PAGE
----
Patients will have medial elbow pain with repetitive activity. The pain is usually associated with numbness and tingling in the ulnar border of the forearm and hand, and in the ring and little fingers. If the condition exists for an extended period of time, weakness of the intrinsic muscles of the hand may develop.19 Patients may also have nighttime pain from sleeping with the elbow fully flexed. A physical examination of the upper extremities and cervical spine is essential to rule out other compressive neuropathies.14,20,21

A positive Tinel sign at the cubital tunnel has a specificity of 48% to 100% and a sensitivity of 44% to 75% for a compressive neuropathy12,21  (Table 23,7,8,11,1317). Physical examination should focus on muscles innervated by the ulnar nerve distal to the cubital tunnel: the flexor carpi ulnaris, the flexor digitorum palmaris, the hypothenar eminence, and the intrinsic muscles of the hand. Wartenberg sign (the inability to adduct the little finger), a clawhand deformity, and flexion of the proximal interphalangeal joint and the distal interphalangeal joint of the ring and small fingers may also be present (Table 23,7,8,11,1317). The ulnar nerve should be palpated in the cubital tunnel during flexion and extension to detect any subluxation or dislocation of the nerve.19

Lateral Elbow Pain

LATERAL EPICONDYLITIS (TENNIS ELBOW)

This overuse tendinopathy occurs in approximately 1% to 3% of the population annually, and although it is commonly called tennis elbow, only 5% to 10% of tennis players develop the condition. Most patients are in their 30s and 40s and develop lateral epicondylitis as a result of occupational rather than recreational activities.14 The lateral elbow is affected four to 10 times more often than the medial side.22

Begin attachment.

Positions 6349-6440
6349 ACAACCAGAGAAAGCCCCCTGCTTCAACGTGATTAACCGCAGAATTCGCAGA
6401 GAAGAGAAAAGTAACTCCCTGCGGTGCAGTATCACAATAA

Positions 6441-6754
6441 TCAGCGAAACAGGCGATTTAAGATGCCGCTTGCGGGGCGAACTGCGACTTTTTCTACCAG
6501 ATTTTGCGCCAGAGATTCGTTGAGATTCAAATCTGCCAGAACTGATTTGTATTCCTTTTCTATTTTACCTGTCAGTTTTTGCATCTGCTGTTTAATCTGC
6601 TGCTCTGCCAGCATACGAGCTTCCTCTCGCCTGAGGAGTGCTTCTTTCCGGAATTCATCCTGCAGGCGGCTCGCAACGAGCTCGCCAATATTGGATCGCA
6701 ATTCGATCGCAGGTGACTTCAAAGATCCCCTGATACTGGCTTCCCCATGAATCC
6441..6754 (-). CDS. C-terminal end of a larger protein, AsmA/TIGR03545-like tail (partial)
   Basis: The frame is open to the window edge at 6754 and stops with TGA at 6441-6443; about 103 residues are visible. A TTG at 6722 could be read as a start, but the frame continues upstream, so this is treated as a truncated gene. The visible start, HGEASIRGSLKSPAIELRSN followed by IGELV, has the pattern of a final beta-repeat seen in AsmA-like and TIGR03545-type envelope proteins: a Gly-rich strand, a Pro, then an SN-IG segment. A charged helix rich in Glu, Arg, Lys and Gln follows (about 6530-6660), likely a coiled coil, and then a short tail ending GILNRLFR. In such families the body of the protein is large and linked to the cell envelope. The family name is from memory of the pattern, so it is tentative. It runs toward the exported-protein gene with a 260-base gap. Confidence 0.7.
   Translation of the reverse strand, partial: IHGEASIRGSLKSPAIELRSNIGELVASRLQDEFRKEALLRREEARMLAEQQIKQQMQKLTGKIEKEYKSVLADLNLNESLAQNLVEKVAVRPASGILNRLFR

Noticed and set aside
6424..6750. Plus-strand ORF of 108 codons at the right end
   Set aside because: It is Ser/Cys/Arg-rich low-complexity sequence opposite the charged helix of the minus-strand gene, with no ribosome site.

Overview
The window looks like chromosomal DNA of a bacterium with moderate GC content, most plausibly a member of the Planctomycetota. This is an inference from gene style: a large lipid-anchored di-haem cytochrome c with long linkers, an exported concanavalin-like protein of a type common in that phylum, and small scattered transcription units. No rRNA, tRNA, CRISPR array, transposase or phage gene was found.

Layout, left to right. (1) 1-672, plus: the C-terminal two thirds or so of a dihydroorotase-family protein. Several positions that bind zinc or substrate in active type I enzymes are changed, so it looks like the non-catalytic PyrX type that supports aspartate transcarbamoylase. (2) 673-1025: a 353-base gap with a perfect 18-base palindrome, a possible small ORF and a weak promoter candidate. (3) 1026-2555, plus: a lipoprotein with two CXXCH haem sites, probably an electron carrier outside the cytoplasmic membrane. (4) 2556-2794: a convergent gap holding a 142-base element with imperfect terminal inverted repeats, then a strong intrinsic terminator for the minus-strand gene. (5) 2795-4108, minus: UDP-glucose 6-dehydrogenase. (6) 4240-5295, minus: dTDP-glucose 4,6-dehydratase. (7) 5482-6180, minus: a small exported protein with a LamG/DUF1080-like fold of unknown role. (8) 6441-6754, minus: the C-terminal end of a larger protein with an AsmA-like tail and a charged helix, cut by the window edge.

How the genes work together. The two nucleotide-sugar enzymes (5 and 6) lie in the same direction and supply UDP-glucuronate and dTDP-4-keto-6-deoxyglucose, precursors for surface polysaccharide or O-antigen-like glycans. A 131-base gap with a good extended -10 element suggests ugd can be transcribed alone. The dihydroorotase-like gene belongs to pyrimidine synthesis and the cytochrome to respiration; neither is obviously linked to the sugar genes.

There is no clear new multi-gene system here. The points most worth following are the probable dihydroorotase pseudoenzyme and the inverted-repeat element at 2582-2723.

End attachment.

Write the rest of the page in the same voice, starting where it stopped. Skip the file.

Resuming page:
The lateral epicondyle of humerus serves as the common extensor origin for the active supinators of the forearm, including the extensor carpi radialis brevis (Figure 6). Physical examination reveals maximal tenderness approximately 1 cm distal to the epicondyle at the origin of the extensor carpi radialis brevis. Pain and decreased strength with resisted gripping and with wrist supination and extension are often present.22

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Figure 6.

Lateral epicondyle and the origin of the common extensor tendon.


Figure 6.

Lateral epicondyle and the origin of the common extensor tendon.

RADIAL TUNNEL SYNDROME AND POSTERIOR INTEROSSEOUS NERVE SYNDROME